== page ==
“Reflections of a Lifetime Theologian: An Extended Interview with John M. Frame,” interviewed by P. Andrew Sandlin in Speaking the Truth in Love: The Theology of John Frame (ed. John J. Hughes; Phillipsburg, NJ: Presbyterian & Reformed, 2009), 106–10:
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[Question]: Finally, what advice would you offer to theological students and young theologians as they face a lifetime of theological work?
[John Frame’s answer]: Well, here are some thoughts, in no particular order.
- Consider that you might not really be called to theological work. James 3:1 tells us that not many of us should become teachers and that teachers will be judged more strictly. To whom much (biblical knowledge) is given, of them shall much be required.
- Value your relationship with Christ, your family, and the church above your career ambitions. You will influence more people by your life than by your theology. And deficiencies in your life will negate the influence of your ideas, even if those ideas are true.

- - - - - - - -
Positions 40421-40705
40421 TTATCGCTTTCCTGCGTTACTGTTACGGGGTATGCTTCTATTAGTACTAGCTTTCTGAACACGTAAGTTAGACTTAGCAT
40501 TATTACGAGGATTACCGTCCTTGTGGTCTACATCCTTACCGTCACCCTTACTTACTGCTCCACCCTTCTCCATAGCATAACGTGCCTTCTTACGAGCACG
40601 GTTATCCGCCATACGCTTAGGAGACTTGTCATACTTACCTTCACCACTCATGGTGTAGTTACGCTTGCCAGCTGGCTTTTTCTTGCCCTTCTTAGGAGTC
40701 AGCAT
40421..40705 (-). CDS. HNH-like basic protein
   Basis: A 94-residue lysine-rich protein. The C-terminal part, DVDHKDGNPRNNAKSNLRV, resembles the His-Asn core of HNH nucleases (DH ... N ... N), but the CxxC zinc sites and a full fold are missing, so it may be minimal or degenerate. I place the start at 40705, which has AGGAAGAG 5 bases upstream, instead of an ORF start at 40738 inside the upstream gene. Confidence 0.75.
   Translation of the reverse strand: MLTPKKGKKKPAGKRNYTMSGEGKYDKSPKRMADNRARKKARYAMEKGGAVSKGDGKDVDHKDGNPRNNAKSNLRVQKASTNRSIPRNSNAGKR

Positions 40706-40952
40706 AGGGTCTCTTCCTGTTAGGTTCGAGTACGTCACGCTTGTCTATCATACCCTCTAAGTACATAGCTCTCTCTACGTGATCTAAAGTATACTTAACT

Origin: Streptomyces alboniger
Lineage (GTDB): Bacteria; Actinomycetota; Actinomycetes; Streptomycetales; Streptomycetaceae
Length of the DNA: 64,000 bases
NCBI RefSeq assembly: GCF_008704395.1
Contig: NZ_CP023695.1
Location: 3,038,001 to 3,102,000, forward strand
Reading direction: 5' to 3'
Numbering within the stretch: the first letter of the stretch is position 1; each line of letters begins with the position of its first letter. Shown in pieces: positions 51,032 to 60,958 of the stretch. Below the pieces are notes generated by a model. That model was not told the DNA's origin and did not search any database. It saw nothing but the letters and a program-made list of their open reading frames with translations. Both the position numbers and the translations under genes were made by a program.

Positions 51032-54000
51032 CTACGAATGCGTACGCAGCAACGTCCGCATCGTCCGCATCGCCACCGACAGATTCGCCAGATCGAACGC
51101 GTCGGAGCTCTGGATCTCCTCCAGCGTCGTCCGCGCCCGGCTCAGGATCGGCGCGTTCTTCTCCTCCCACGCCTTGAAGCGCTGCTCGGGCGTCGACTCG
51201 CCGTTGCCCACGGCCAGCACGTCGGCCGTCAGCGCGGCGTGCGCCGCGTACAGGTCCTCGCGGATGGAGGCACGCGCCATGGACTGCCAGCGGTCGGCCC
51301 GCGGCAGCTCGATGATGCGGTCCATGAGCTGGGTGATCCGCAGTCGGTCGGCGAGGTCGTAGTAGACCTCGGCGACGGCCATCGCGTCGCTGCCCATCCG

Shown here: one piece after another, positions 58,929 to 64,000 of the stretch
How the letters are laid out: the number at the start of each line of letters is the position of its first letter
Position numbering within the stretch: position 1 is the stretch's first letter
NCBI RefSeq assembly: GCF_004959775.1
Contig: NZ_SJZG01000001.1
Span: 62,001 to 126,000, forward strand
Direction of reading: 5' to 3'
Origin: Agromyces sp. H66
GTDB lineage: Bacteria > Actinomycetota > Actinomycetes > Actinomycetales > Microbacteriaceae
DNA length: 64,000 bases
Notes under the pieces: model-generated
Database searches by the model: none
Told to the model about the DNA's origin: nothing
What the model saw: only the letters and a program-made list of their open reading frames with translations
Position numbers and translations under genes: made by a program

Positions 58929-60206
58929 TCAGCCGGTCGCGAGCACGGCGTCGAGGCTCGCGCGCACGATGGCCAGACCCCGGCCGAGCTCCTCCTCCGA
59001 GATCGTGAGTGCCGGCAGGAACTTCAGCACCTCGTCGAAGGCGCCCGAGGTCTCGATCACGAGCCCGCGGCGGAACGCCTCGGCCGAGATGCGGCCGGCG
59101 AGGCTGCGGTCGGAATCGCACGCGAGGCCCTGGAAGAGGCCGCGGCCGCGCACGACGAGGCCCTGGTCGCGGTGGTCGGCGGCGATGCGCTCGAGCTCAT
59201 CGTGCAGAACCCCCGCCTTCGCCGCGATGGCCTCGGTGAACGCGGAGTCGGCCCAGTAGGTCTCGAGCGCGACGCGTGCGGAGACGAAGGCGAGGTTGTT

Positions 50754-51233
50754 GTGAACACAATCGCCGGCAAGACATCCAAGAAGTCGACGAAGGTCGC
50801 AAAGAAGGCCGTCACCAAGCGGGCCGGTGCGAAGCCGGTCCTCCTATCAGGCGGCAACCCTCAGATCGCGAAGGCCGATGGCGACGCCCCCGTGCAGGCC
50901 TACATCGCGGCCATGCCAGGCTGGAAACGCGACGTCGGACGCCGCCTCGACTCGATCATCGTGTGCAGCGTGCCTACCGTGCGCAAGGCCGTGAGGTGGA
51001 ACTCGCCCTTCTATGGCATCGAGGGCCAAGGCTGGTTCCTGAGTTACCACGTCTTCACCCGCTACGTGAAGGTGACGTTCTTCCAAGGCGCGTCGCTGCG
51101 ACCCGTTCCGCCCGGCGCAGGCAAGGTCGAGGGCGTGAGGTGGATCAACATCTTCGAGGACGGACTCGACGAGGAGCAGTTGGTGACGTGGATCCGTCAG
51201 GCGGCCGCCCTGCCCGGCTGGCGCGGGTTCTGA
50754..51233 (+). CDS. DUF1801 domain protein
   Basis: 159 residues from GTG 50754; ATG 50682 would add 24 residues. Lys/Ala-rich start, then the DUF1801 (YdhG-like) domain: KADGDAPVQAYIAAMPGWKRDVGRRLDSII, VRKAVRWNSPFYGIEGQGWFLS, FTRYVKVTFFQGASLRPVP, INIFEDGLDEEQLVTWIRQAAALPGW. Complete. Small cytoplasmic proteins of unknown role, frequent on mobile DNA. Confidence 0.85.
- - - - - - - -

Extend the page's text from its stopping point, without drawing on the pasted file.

- Remember that the fundamental work of theology is to understand the Bible, God’s Word, and apply it to the needs of people. Everything else—historical and linguistic expertise, exegetical acuteness and subtlety, knowledge of contemporary culture, and philosophical sophistication—must be subordinated to that fundamental goal. If it is not, you may be acclaimed as a historian, linguist, philosopher, or critic of culture, but you will not be a theologian.
- In doing the work of theology (the fundamental work, #3), you have an obligation to make a case for what you advocate. That should be obvious, but most theologians today haven’t a clue as to how to do it. Theology is an argumentative discipline, and you need to know enough about logic and persuasion to construct arguments that are valid, sound, and persuasive. In theology, it’s not enough to display knowledge of history, culture, or some other knowledge. Nor is it enough to quote people you agree with and reprobate people you don’t agree with. You actually have to make a theological case for what you say.
- Learn to write and speak clearly and cogently. The best theologians are able to take profound ideas and present them in simple language. Don’t try to persuade people of your expertise by writing in opaque prose.
- Cultivate an intense devotional life and ignore people who criticize this as pietistic. Pray without ceasing. Read the Bible, not just as an academic text. Treasure opportunities to worship in chapel services and prayer meetings, as well as on Sunday. Give attention to your “spiritual formation,” however you understand that.